Title:
Torso Heating Apparatus for Warming Hands and Feet
Kind Code:
A1


Abstract:
A heating vest containing heaters for warming the torso, sensors for detecting skin temperature of the torso, and a feedback device for feeding torso skin temperature to a heater controller. Other sensors detect the skin temperature of the extremities which is also fed to the heater controller. Heating of the torso causes warm blood to flow to the extremities to warm the latter, making it possible to work at relatively cold temperatures without thick coverings on the extremities.



Inventors:
Ducharme, Michel B. (Lac Beauport, CA)
Frim, John (Brampton, CA)
Application Number:
12/226767
Publication Date:
09/17/2009
Filing Date:
05/09/2007
Primary Class:
Other Classes:
2/102
International Classes:
H05B1/00; A41D1/04
View Patent Images:
Related US Applications:
20040232121Method for fabricating polishing pad using laser beam and maskNovember, 2004Park et al.
20070215583Laser configurationSeptember, 2007Lissotschenko et al.
20100059496METAL SHEATH GLOW PLUGMarch, 2010Rena et al.
20080264917METAL CORE WELDING WIRE PULSED WELDING SYSTEM AND METHODOctober, 2008White
20060043081Welding machine and relative operating methodMarch, 2006Martin et al.
20100086433Iron-nickle alloy with a high level of ductility and a low expansion coefficientApril, 2010Hoberg et al.
20080253040Ablative Plasma GunOctober, 2008Asokan et al.
20100090453TRAILER FOR CARRYING A WELDING UNIT FOR BUTT-WELDING PIPE PORTIONSApril, 2010Bortoli
20090179023Ceramic heating elements having open-face structure and methods of fabrication thereofJuly, 2009Annavarapu et al.
20090032501ABRASION-RESISTANT WELD OVERLAYFebruary, 2009Swingley et al.
20020038796Dual purpose welding clampApril, 2002Raymond Jr.



Primary Examiner:
PAIK, SANG YEOP
Attorney, Agent or Firm:
GEORGE A. SEABY;SEABY & ASSOCIATES (250 CITY CENTRE AVNUE, OTTAWA, ON, K1R6K7, CA)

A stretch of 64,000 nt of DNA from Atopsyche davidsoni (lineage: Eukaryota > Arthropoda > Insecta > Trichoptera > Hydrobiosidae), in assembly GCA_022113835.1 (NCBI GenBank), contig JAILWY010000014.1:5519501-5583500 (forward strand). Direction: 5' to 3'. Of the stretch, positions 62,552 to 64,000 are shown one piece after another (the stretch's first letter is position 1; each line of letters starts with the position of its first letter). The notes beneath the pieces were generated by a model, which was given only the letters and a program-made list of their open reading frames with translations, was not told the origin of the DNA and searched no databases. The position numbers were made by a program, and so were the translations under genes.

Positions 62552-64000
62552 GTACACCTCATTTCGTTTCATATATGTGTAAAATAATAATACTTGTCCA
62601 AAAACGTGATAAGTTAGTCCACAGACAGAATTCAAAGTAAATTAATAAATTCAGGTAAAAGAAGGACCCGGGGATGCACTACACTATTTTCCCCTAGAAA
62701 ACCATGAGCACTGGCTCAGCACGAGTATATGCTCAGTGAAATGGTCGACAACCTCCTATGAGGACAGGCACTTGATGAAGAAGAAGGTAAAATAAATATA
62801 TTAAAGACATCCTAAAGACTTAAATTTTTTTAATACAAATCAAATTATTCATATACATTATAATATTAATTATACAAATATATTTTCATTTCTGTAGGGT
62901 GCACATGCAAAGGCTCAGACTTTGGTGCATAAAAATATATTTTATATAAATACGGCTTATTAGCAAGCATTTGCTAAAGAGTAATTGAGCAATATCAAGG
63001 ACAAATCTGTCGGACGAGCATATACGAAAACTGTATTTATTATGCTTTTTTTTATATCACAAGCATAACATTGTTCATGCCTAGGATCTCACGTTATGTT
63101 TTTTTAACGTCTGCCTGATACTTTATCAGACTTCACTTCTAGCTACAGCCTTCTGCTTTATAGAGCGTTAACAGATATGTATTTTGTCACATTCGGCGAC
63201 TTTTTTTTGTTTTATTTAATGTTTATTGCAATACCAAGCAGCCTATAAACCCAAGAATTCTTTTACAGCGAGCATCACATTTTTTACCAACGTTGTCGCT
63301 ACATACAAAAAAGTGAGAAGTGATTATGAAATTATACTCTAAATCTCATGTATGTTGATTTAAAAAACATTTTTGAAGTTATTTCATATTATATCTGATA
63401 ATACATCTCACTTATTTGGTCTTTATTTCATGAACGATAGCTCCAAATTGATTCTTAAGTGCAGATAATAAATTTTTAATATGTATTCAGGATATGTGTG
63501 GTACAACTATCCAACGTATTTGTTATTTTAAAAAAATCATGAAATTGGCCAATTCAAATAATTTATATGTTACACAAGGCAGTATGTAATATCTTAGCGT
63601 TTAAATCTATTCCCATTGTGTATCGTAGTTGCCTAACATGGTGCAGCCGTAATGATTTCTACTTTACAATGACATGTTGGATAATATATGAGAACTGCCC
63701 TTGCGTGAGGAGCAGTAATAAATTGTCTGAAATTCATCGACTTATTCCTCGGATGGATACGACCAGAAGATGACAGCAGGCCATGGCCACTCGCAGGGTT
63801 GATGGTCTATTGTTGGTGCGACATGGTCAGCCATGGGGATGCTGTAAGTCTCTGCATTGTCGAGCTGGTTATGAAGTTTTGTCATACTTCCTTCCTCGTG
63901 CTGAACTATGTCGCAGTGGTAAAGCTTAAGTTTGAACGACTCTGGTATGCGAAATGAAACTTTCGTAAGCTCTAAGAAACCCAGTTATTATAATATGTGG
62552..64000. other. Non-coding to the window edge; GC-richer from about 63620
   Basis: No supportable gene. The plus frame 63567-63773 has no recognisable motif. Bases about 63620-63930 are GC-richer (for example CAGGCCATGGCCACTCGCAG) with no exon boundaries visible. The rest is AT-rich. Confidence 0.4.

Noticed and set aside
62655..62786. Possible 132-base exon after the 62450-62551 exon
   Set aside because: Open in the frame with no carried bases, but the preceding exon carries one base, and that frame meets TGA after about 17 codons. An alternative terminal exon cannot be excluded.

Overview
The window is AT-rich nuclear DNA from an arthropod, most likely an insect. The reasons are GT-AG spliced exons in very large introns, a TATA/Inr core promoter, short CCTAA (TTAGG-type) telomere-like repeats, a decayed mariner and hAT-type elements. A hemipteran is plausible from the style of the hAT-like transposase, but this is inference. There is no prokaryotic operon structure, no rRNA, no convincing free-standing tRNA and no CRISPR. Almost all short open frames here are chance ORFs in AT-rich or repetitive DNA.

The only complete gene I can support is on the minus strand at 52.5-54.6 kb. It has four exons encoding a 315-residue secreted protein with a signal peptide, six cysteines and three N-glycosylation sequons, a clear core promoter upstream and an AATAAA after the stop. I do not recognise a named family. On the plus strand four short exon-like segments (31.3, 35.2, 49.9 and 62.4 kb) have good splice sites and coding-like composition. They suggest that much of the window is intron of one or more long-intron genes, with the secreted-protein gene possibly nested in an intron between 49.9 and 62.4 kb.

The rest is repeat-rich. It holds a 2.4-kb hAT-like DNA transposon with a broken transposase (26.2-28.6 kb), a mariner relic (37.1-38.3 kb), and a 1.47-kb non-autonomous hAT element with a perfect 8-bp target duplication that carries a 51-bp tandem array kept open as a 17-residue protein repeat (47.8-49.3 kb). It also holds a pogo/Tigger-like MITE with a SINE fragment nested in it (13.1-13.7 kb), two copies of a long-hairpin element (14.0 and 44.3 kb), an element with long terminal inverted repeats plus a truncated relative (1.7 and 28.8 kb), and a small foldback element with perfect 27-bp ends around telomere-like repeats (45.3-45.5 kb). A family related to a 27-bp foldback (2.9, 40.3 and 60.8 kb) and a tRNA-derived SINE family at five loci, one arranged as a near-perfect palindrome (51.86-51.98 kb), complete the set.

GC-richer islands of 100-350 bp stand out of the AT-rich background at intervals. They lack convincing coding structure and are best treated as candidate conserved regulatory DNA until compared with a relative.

Claims:
1. An apparatus for heating a human body comprising a vest; at least one heater in said vest for heating a torso; a controller for controlling operation of said heater; and biofeedback means connected to said controller for detecting skin temperature of the torso and extremities, whereby the controller actuates said heater to heat the torso based on an extremity skin temperature below a threshold value.

2. The apparatus of claim 1 including heaters in the chest, abdomen, armpit, shoulder and back areas of the vest.

3. The apparatus of claim 2, wherein the heaters cover a total area of approximately 0.266 m2.

4. The apparatus of claim 2, wherein said biofeedback means includes thermistors for connection to torso, fingers and toes.

5. The apparatus of claim 2, wherein said biofeedback means includes sensors for detecting torso, finger and toe temperatures; and radio frequency transmitters for transmitting temperature information to said controller.

6. The apparatus of claim 5, wherein said controller includes a master microcontroller in said vest for receiving temperature information from said sensors, integrating the temperature information and transmitting signals to slave microcontrollers connected to said heaters.

7. The apparatus of claim 6, wherein said controller includes a slave microcontroller connected to each said heater for adjusting heating in various regions of the vest.

8. The apparatus of claim 7, wherein each said slave microcontroller includes a cut-off circuit on an upper temperature limit for the vest to prevent torso overheating.

9. A method of heating a human body comprising the steps of enclosing a torso in a vest; detecting the skin temperature of the torso and extremities of a vest wearer; feeding skin temperature information to a temperature controller in the vest; and heating the torso to a target temperature in response to a reduction of extremity skin temperature below a threshold level.

10. The method of claim 9, wherein chest, abdomen, armpit, shoulder and back areas of the torso are heated.

11. The method of claim 10, wherein the temperature of the extremities is measured using sensors on at least one of the middle fingertips of the hands and on the medial side of the big toe of each foot.

Description:

TECHNICAL FIELD

This invention relates to a body heating apparatus, and in particular to an apparatus for heating a torso for indirect warming of the hands and feet.

BACKGROUND ART

Cold hand and feet are often the main limitations to work during prolonged exposure to cold. Because blood vessels in the extremities constrict to preserve body heat in the central core, the hands and feet often cool to painfully cold and dangerously low temperatures, even with the insulation provided by mitts and boots. Once the skin temperature of the hands falls below about 15° C. there are significant reductions in comfort, dexterity, tactility, and the performance of tasks requiring fine motor control of the hands and fingers. Thus, there is a problem in keeping the hands and feet warm, particularly on persons who are sedentary or are performing only light work, during which internal body heat production is insufficient to balance heat loss to a cold environment.